One of our pipeline-watchers has also just discovered that ISO New England has been issuing “Minimum Generation Emergency Warnings.”  These are times when consumers were using so little electricity that the gird operator had to ask power plants to NOT generate electricity.  As we understand it, this happens far, far more often than the times ISO-NE comes close to dipping into the buffer of electric generation during the 10-27 peak usage days per year that occur in winter.  A quick look at the ISO-NE calendar shows that this “Minimum Generation Emergency Warning” happens about 10-20 a  MONTH – about 12 times more often than the supposed “capacity constraint” that led to the request for more pipelines.

Even if there were an actual need, there are currently enough leaks in the existing infrastructure to provide another 400 MW of power. The two most dangerous classes of these leaks are now slated to be fixed under new legislation that has passed, but repairing Class 3 leaks (considered non-dangerous) is not mandatory. We think it should be.

There are also existing pipelines that are standing at least partially unused.  Using these to capacity to store gas during non-peak times can keep enough reserve to cover the few days every winter when peak demand drives up prices. This project is not being driven by a shortage of gas supply, just a shortage of cheap gas available to electric generation plants during extremely cold weather when people use more of the gas supply for heat.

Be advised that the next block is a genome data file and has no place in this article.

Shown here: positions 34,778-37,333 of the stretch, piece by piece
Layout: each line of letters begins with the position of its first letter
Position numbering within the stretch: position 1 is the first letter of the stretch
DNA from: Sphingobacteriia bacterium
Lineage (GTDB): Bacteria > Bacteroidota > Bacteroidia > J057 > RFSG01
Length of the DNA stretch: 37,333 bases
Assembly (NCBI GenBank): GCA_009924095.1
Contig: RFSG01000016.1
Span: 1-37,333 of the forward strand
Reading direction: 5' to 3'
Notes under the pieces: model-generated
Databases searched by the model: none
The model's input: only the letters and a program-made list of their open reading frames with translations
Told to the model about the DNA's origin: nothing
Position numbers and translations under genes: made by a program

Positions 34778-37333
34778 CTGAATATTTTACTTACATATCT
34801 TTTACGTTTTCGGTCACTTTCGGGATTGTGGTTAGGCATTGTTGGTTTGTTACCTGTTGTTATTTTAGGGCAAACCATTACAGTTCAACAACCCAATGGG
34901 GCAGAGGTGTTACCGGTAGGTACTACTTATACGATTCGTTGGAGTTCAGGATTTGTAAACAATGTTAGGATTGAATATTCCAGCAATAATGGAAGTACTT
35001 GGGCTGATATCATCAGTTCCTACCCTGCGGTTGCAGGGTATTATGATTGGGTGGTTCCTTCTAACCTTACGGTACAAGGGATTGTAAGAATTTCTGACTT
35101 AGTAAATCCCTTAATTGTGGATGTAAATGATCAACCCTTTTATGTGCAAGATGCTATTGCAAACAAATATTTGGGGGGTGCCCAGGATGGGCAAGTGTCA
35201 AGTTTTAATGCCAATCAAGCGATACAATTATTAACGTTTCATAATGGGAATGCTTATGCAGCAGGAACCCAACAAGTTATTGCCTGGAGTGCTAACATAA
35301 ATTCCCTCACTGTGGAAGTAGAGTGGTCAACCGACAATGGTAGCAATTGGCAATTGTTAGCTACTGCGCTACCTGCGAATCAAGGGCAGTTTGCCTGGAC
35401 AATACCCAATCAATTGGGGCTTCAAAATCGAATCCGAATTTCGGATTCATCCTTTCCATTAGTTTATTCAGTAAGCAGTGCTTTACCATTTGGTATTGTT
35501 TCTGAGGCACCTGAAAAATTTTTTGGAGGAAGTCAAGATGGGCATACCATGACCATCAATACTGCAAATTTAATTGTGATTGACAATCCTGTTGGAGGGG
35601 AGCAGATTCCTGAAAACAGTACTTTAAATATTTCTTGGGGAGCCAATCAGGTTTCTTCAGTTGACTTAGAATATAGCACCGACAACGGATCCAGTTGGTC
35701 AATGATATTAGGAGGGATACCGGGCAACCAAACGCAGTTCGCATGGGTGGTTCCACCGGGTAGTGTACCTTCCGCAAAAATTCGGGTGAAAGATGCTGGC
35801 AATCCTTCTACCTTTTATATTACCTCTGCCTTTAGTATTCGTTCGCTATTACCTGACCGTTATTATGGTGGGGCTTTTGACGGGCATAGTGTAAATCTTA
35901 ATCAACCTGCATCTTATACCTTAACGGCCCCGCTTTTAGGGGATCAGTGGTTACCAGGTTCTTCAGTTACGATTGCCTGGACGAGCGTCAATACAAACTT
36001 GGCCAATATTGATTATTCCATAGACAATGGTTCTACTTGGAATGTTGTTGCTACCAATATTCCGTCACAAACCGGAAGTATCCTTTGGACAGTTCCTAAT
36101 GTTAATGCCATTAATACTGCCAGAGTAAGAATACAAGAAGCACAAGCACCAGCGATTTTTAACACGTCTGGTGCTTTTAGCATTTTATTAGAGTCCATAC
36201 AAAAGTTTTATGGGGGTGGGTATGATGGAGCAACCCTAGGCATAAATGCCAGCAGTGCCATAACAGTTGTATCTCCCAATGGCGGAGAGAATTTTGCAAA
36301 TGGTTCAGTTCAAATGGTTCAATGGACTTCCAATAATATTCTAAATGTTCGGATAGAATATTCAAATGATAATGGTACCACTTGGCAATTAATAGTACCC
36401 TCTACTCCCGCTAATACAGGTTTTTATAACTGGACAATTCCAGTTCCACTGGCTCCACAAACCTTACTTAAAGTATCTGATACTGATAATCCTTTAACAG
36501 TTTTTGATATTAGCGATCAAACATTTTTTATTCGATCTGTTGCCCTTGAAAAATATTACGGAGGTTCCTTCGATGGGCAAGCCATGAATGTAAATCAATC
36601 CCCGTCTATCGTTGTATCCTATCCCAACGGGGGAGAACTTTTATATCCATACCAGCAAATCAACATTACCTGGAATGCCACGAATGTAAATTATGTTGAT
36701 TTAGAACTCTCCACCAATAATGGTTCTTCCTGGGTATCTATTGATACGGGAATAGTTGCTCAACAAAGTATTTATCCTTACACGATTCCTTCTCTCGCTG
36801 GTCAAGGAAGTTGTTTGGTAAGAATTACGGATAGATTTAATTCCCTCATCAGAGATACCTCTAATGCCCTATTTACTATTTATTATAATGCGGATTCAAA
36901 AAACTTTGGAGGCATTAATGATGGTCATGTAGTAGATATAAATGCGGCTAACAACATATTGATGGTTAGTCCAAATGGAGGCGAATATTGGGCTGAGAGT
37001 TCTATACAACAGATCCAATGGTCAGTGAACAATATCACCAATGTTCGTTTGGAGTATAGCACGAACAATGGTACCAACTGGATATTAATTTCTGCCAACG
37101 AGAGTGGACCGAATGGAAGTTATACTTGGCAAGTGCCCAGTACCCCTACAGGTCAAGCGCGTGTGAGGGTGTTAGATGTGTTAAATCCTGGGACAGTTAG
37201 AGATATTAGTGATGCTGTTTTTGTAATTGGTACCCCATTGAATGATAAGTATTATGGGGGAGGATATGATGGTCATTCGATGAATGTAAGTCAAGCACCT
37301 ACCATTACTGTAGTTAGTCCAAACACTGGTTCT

» Inefficiencies in the grid are a problem nationwide.

Even if the Low Demand Scenario was not proven, the amount of additional pipeline capacity requested by NESCOE is 0.6 Billion cubic feet a day (Bcf/d), but the Northeast Energy Direct pipeline project proposed by KM/TGP is being planned for 1.3 Bcf/d.

With nearly four times the capacity called for, where is the other three quarters of that capacity destined? The terminal hub in Dracut is also connection point to the Martimes & Northeast (M&NE) pipeline which has just applied to switch direction, bringing gas from Massachusetts, through Maine to the Maritimes of Canada, where export terminals will soon be coming online. There is also new potential for export from facilities in Maine and Everett, MA.

In selectboard meetings across the state, KM representatives have repeatedly said that they have no control over who their customers are, so exports are on the table. Their own open season bidding memo  called from LNG developers and customers in the Maritimes as well as local distribution and electric utilities.

» Article: Unchecked Exports Could Lead to 3X Increase in Natural Gas Prices

Looking into the CO2 emissions averaged over all sources of electric generation in MA, the average per source is 910 lb. per MWh. The average natural gas generation plant is 1,210 lb. per MWh.  Natural gas has done it’s “bridge” work.  With renewables phasing in at an unprecedented rate, adding more natural gas would now take is in the wrong direction for achieving the state’s greenhouse gas emissions goals – based on CO2 output alone.
Natural gas is also primarily methane, a greenhouse gas over 86 times more powerful than CO2. When a full accounting of methane’s impact is taken into consideration, studies show that it has no benefit over coal or oil in reducing greenhouse gas effects.

Natural gas is often touted as a “bridge fuel” to a clean energy economy.  We are standing at the far end, having crossed that “bridge”.  It’s time to step forward into that future we’ve been building.